Remix: Making Art and Commerce Thrive in the Hybrid Economy is Lawrence Lessig's fifth book. The book was made available for free download and remixing under the CC BY-NC Creative Commons license via Bloomsbury Academic. It is still available via the Internet Archive. It details a hypothesis about the societal effect of the Internet, and how this will affect production and consumption of popular culture to a "remix culture".
"Bale Out: RevoLucian's Christian Bale Remix!" is a satirical dance remix by American composer Lucian Piane, also known as RevoLucian, released on February 2, 2009, to YouTube and Myspace. The piece parodies Christian Bale by utilizing audio from a July 2008 rant made by the actor on the set of Terminator Salvation. Various other elements are used in the remix, including pulsating dance track beats and clips of Barbra Streisand from a 2006 exchange with a supporter of then-President George W. Bush, creating the impression of Streisand arguing with Bale.
RiP!: A Remix Manifesto is a 2008 open-source documentary film about "the changing concept of copyright" directed by Brett Gaylor.
A literal music video, also called a literal video version, is a satirical remix of an official music video clip in which the lyrics have been replaced with lyrics that describe the visuals in the video.
"Lisztomania" is a song by the French band Phoenix from their fourth album Wolfgang Amadeus Phoenix. It is their second single from the album, although a music video of the song was released before "1901". The music video shows them performing live and going outside to find a blimp like the one shown on the album cover. The song helped the album to be their most successful following their previous hit, "1901".
Nyan Cat is the name of a YouTube video uploaded in April 2011, which became an internet meme. The video merged a Japanese pop song with an animated cartoon cat with a Pop-Tart for a torso, flying through space, and leaving a rainbow trail behind it. The video ranked at number 5 on the list of most viewed YouTube videos in 2011.
John Patrick Douglass, better known online as jacksfilms, and Jack Douglass is an American YouTube personality, comedian, web-based entertainer, film artist and musician. Although his YouTube channel initially consisted primarily of infomercial parodies, sketches, and humorous music videos, as his audience grew he expanded into comedy series centered around comments and submissions from viewers. These include JackAsk, in which he answers viewer-submitted questions via Twitter and comments on his videos; Yesterday I Asked You (YIAY), in which he asks his viewers a question or gives them a challenge and picks his favorite answers or submissions in the following video; and Your Grammar Sucks, in which he ridicules viewer-submitted examples of incorrect grammar and spelling from across the Internet.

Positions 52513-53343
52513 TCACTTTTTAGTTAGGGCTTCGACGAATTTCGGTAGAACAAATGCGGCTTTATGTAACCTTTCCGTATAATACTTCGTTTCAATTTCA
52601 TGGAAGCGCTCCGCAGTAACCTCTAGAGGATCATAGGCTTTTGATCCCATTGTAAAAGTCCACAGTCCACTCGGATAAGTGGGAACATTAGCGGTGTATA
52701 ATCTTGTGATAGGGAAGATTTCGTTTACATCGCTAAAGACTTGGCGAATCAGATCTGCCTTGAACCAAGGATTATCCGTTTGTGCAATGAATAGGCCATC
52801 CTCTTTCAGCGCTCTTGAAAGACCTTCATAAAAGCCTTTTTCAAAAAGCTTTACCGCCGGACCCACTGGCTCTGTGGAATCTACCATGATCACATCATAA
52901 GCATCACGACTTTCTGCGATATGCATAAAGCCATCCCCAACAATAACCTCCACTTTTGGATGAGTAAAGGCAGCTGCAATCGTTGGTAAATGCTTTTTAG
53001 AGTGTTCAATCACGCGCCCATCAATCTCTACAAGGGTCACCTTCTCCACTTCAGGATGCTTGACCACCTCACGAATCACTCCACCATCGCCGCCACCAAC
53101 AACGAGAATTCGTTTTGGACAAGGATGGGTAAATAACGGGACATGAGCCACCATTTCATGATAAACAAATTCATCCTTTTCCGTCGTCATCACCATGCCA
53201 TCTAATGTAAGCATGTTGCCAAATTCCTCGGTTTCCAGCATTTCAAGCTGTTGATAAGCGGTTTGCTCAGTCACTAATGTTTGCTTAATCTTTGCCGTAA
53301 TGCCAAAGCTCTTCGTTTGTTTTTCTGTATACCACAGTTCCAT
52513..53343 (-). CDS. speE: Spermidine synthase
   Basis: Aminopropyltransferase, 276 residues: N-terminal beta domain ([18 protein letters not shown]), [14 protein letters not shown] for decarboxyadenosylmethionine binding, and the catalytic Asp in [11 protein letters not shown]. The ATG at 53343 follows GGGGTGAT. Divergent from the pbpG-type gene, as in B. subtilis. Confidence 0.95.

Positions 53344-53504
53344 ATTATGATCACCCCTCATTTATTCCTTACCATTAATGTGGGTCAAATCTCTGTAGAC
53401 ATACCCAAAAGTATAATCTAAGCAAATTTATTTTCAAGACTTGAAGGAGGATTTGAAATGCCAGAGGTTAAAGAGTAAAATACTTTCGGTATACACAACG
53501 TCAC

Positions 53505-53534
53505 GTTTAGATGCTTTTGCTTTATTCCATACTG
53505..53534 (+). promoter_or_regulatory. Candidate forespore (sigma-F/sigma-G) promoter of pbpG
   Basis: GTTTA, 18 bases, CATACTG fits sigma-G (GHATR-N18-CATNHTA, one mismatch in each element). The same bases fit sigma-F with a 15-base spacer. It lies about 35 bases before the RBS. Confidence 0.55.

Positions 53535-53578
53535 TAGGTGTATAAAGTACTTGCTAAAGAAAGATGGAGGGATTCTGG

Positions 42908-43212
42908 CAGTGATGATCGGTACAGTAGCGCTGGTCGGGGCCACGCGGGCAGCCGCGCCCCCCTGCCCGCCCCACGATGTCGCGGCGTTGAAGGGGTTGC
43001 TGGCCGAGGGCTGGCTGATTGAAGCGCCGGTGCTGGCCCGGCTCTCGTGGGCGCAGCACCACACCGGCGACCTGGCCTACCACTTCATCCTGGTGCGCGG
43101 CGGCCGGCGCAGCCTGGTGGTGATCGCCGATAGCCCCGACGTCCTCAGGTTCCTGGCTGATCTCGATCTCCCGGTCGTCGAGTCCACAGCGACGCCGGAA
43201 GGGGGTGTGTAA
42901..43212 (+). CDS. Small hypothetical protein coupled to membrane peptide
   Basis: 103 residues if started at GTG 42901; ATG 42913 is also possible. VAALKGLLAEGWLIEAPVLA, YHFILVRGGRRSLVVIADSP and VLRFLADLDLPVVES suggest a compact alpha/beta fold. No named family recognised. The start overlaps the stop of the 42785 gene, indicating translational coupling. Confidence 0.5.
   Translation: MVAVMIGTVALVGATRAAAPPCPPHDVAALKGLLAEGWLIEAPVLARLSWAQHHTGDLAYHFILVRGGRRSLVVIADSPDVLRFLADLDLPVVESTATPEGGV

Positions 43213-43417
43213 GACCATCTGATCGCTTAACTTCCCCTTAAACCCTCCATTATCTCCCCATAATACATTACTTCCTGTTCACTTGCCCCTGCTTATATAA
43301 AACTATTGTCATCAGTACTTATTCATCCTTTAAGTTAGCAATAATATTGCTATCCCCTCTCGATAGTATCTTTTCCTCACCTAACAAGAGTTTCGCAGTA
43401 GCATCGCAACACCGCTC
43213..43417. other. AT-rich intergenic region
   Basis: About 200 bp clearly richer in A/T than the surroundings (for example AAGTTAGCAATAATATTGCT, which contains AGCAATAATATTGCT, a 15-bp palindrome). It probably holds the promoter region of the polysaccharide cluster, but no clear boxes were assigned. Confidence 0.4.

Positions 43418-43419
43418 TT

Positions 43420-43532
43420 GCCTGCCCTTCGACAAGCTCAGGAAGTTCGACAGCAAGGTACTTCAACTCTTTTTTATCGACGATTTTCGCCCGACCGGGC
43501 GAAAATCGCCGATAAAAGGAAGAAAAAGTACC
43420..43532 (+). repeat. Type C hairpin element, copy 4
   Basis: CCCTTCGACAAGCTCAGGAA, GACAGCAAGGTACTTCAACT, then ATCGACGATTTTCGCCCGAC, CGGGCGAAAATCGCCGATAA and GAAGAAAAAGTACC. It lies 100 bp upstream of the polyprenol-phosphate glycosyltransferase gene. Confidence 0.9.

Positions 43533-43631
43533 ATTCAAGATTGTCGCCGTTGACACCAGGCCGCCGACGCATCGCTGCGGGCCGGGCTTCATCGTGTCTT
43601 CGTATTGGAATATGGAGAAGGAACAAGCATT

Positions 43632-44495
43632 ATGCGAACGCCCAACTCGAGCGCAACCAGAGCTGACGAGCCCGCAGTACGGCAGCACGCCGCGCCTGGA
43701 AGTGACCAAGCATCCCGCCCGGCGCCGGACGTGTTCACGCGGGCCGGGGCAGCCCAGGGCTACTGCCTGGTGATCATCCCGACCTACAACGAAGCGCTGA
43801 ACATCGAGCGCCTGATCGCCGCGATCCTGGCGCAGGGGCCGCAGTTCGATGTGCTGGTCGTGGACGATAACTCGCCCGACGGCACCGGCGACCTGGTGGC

Overly Attached Girlfriend (OAG) is a fictional character and an Internet meme originating in a viral YouTube video published on June 6, 2012. The character was created by Laina Morris. The video was a submission to a contest held by Justin Bieber who challenged fans to create a "Girlfriend" counterpart to his hit song "Boyfriend". The video, which satirized elements of the Bieber song that have been perceived as clingy, featured Morris staring at the camera with a fixed smile while singing about Facebook-stalking her boyfriend and other themes.
Jordan Maron, better known by his online alias CaptainSparklez, is an American YouTube personality, gamer-commentator, and electronic musician. Maron is primarily known for playing the video game Minecraft, which is featured on his main channel, CaptainSparklez, and the channel CaptainSparklez 2. His main channel is currently the 437th most-subscribed channel on YouTube with over ten million subscribers as of July 25, 2019.
YouTube has various copyright protection methods, such as copyright strikes, Content ID and Copyright Verification Program. However over the years these have been criticized for favoring corporations and unfair claims on videos.
Jonathan McIntosh is an American producer, writer, artist, and cultural critic. He is the creator of the Pop Culture Detective Agency video series examining intersections of politics, masculinity, and entertainment. He was also a producer and co-writer on the Tropes vs. Women in Video Games YouTube video series.
"Johny Johny yes papa" is an English-language nursery rhyme. The song is about a child, Johny, who is caught by his father eating sugar. Versions of this song comprising more than one verse usually continue with variations on this theme.